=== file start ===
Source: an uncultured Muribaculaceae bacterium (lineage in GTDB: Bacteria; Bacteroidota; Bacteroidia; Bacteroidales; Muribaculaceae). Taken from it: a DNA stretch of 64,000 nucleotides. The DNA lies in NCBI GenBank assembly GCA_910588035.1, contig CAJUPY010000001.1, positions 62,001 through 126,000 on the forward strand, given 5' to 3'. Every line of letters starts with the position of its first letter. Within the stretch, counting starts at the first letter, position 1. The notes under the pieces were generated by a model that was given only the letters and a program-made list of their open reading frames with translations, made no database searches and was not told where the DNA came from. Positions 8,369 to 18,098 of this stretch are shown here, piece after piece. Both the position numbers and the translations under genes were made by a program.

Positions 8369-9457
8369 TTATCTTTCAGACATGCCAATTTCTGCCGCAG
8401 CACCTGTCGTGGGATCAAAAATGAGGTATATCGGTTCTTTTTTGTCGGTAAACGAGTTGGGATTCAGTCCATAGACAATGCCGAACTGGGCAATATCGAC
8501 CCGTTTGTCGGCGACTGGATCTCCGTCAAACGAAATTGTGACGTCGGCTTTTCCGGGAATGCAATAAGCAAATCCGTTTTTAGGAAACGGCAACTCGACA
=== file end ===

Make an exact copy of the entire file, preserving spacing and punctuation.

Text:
Source: an uncultured Muribaculaceae bacterium (lineage in GTDB: Bacteria; Bacteroidota; Bacteroidia; Bacteroidales; Muribaculaceae). Taken from it: a DNA stretch of 64,000 nucleotides. The DNA lies in NCBI GenBank assembly GCA_910588035.1, contig CAJUPY010000001.1, positions 62,001 through 126,000 on the forward strand, given 5' to 3'. Every line of letters starts with the position of its first letter. Within the stretch, counting starts at the first letter, position 1. The notes under the pieces were generated by a model that was given only the letters and a program-made list of their open reading frames with translations, made no database searches and was not told where the DNA came from. Positions 8,369 to 18,098 of this stretch are shown here, piece after piece. Both the position numbers and the translations under genes were made by a program.

Positions 8369-9457
8369 TTATCTTTCAGACATGCCAATTTCTGCCGCAG
8401 CACCTGTCGTGGGATCAAAAATGAGGTATATCGGTTCTTTTTTGTCGGTAAACGAGTTGGGATTCAGTCCATAGACAATGCCGAACTGGGCAATATCGAC
8501 CCGTTTGTCGGCGACTGGATCTCCGTCAAACGAAATTGTGACGTCGGCTTTTCCGGGAATGCAATAAGCAAATCCGTTTTTAGGAAACGGCAACTCGACA